Let’s look at the four different MCTs; Caproic Acid – (C6), Caprylic Acid – (C8), Capric Acid – (C10), and Lauric Acid – (12). Each of the first three, the “Capr Acids,” go straight to the liver as mentioned above. In fact, the shorter the chain, the better the absorption and faster availability of energy. Lauric Acid, however, is routed through the stomach and the small intestine, does not go directly to the liver, and is a slower burning fuel source.
Interestingly enough, Lauric Acid is a prominent ingredient across several major brands of MCT Oils. Ostensibly, the Lauric Acid is included to provide an extended energy curve. Further, Lauric Acid is a source material of monolaurin, a potent nutrient not found in a normal diet, but naturally occurring in human breast milk.
How MCT Oils are Made
What is an MCT Oil and how is it made? In the context of this article, MCT Oils are dietary supplements manufactured to support your Ketogenic Diet. Unlike coconut oil and palm oil which contain MCTs as a part of their makeup, quality MCT Oils are made predominantly, if not exclusively, of MCTs.
MCT Oils are derived from coconut oil and/or palm kernel oil through a process generally known as fractionation. The process involves isolating or distilling the MCTs, and the fractionation of the different types of MCTs, Caproic, Caprylic Acid, Capric Acid, and Lauric Acid, from the base coconut or palm kernel oil. Manufacturers of MCTs produced from coconut oil are quick to point out that products made from palm oil are cheaper and less environmentally friendly, being harvested from native palm forests. We recommend you do your research to ensure any MCT Oil sourced from palm oil is RSPO (Roundtable on Sustainable Palm Oil) certified.
Where to Find MCT Oils
There are numerous manufacturers and brands in the MCT Oil space. Some of the better-known brands would include;
- Bulletproof’s Brain Octane (Pure Caprylic Acid) and XCT (Caprylic Acid and Capric Acid)
- Onnit, derived from 100% Pure Coconut Oil, (Caprylic Acid, Capric Acid, and a small amount of Lauric Acid)
- Garden of Life, sourced from 100% Organic Coconut Oil, (also Caprylic Acid, Capric Acid, and a small amount of Lauric Acid)
- Now Foods, sourced from Coconut and Palm Kernel Oil, (no further breakdown of MCTs)
- Perfect KETO, sourced 100% from Coconuts, (Pure Caprylic Acid)
- Perfect KETO, MCT Oil Powder, 10 grams of MCT Oil with Acacia (no further breakdown of MCTs)
You will find MCTs online at various websites and in brick and mortar specialty retailers such as GNC, Vitamin Shoppe, Sprouts and Whole Foods. In fact, MCTs are becoming so popular they are now available in your traditional food stores and even your local Walmart. See examples below of popularly priced, mass market MCT Oils.
- Nature’s Way, from Coconuts (no further breakdown of MCTs)
- Jarrow, from Coconuts (MCTs, Caprylic and Capric Acid)
Other Foods High in MCTs
Some people prefer to get their MCTs through food as opposed to Oils. For those individuals, we suggest ordinary coconut oil, palm kernel oil, dairy products such as cheese, butter, (particularly butter from grass-fed cows), milk, and full-fat yogurt.
See below for the ratio of MCTs in these foods:
- Coconut Oil – 15%
- Palm Kernel Oil – 7.9%
- Cheese – 7.3%
- Butter – 6.8%
- Milk – 6.9%
- Yogurt – 6.6%
Benefits of MCT Oils
MCT Oil can offer certain benefits when used properly and in the appropriate dosages. Below we recap several reasons people are using MCT Oil supplements. However, it’s important to note that a great deal of the publicity regarding MCT Oils today is anecdotal. MCTs have been the subject of research and certain clinical trials; however, most of the data to date relates to medium-chain triglycerides, not processed MCT Oils.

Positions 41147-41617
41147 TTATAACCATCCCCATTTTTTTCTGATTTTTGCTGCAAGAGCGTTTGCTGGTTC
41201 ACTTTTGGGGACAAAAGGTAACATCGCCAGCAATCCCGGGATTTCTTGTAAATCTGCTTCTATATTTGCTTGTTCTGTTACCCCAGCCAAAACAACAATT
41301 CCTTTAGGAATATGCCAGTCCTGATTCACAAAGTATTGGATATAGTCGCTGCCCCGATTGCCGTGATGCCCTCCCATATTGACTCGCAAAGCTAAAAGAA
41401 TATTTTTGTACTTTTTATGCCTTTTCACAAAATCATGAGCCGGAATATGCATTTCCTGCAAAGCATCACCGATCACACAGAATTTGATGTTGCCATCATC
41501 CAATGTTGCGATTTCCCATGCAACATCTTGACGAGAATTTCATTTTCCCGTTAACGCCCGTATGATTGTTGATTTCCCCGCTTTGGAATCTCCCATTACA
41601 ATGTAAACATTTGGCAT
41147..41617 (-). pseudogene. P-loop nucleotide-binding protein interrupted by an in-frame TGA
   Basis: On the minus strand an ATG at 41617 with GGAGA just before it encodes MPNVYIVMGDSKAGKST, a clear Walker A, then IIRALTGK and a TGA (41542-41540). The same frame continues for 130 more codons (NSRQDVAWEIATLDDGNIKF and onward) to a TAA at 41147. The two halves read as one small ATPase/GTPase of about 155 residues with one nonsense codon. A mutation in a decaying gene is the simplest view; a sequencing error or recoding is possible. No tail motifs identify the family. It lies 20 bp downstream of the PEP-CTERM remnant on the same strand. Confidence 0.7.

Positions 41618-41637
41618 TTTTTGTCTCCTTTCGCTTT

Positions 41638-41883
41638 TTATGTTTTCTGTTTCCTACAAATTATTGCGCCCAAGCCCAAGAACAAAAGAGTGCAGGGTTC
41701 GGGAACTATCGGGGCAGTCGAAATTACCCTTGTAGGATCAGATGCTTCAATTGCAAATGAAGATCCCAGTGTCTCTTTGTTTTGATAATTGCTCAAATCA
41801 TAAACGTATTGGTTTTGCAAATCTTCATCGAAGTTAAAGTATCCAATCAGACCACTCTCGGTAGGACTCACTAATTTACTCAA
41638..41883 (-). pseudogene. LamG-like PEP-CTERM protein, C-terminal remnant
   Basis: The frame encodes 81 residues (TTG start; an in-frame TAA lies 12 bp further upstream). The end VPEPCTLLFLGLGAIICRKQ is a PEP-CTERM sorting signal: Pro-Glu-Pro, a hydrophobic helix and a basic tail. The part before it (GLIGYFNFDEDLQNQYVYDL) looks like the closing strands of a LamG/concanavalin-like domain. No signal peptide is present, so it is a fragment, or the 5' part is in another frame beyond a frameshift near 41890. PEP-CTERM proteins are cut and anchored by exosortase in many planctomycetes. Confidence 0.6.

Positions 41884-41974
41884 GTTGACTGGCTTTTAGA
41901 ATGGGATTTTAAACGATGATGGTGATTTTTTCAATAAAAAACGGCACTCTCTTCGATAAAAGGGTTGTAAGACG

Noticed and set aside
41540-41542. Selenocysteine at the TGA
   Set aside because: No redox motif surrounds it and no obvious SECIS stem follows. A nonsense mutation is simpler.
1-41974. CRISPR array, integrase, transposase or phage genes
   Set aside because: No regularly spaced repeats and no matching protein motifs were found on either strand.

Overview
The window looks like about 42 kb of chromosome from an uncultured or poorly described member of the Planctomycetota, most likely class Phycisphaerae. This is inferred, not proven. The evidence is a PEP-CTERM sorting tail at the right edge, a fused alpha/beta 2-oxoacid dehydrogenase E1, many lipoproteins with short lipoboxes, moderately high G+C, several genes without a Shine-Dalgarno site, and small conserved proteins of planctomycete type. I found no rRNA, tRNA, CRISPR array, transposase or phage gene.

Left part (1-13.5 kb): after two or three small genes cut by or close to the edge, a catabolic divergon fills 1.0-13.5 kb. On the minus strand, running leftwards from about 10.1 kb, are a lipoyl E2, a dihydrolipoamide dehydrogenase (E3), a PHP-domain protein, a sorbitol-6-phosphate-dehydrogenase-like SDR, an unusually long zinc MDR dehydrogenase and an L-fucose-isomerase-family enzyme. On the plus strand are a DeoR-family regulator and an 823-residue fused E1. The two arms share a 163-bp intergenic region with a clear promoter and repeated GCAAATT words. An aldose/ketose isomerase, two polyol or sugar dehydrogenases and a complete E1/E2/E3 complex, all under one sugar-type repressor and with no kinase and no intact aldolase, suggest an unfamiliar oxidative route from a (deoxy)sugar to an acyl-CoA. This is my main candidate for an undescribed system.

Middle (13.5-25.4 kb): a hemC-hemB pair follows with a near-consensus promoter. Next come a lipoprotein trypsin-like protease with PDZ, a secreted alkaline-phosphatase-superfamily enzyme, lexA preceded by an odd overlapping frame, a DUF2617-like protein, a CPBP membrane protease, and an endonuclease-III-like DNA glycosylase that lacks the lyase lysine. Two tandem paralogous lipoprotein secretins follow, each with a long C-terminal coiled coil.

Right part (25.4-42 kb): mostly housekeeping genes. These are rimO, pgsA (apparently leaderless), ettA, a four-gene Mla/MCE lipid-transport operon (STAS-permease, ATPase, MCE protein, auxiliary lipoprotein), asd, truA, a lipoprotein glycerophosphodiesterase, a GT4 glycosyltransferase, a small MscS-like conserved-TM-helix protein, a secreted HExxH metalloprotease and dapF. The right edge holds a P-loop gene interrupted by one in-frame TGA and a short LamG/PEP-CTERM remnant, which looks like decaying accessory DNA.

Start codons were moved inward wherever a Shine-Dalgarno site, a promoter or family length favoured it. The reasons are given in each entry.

- Many people supplementing with MCT Oil are doing so for body composition purposes, to lose weight and maintain lean muscle.
- A benefit of MCT Oils as positioned by manufacturers is that they can improve cognition and memory function. Your brain is made up primarily of fatty acids. Given ketones role in providing energy to the brain, this seems a logical conclusion. Initial research, primarily on Alzheimer’s patients, shows promise, however, more clinicals are required before established connections can be proven.
- Many people rely on MCT Oil for an instant energy boost, to fuel their workouts, and for increased stamina.
- Additional benefits may include:
- Lowered cholesterol levels
- Better blood sugar control
- Antioxidant and anti-inflammatory properties
- Enhanced immune system
- Combats harmful bacteria and viruses
Potential Issues with MCT Oils Use
When taken in excessive amounts, MCT Oils may cause certain issues such as gastrointestinal distress, anxiety, mood swings, loss of appetite, and headaches.
Additionally, there is a good deal of confusion surrounding the use of MCT Oils in cooking. Due to its lower smoke point, many prefer not to cook with them. To be safe, solid coconut cooking oil, olive oil, or other cooking oils should be used in its place.
And, keep in mind, the use of MCT Oils means that you’re adding extra fats and calories to your nutrition. Excessive use could stall your weight loss progress.
But perhaps the biggest issue for Ketogenic dieters is that MCT Oils, although useful for supplying an intense boost of energy when needed (such as for workouts or in the morning), they can actually prevent your body from burning your own fat reserves and stall your weight loss goals. At the same time, some Keto practitioners have been known to overdo the MCTs, using it as a crutch to try to return to ketosis after consuming carbs.
Best Ways to Use MCT Oils
With the dangers of incorrect MCT use always present, knowing how to use this powerful keto diet aid is absolutely vital. The primary use of MCT Oil supplementation is in conjunction with the Keto Diet for weight management. The product can be used in several different ways:
- With coffee, for cognition and energy
- Taken alone, by the tablespoon, in the morning for mental performance
- Between meals for fat burning
- Mixed into protein shakes, smoothies, or meal replacement shakes, to make them more Keto friendly
- Pre-workout for a boost of energy/endurance
- As a substitute for conventional oils in salad dressings
But while often effective in the short term, MCT Oils should not be relied upon as quick fixes, or as viable alternatives to the Ketogenic Diet. The truth is that when it comes to achieving fat adaption, there is no miracle potion — it takes time and discipline, and if you take something looks like an easy shortcut, then there’s a good chance that you’re just going to end up lost.
There is more than sufficient evidence to support many of the claims associated with MCT Oils, but for those who are looking for more than just a short-term solution, the straight path is the more reliable one. The good news is that as your body becomes fat adapted, you’ll find that you won’t need supplements to give you the quick bursts of energy that MCT Oils are known for. After all, the main point of the Ketogenic Diet is to train your body to better use the fuel stores it already has (rather than developing dependence on yet another outside source).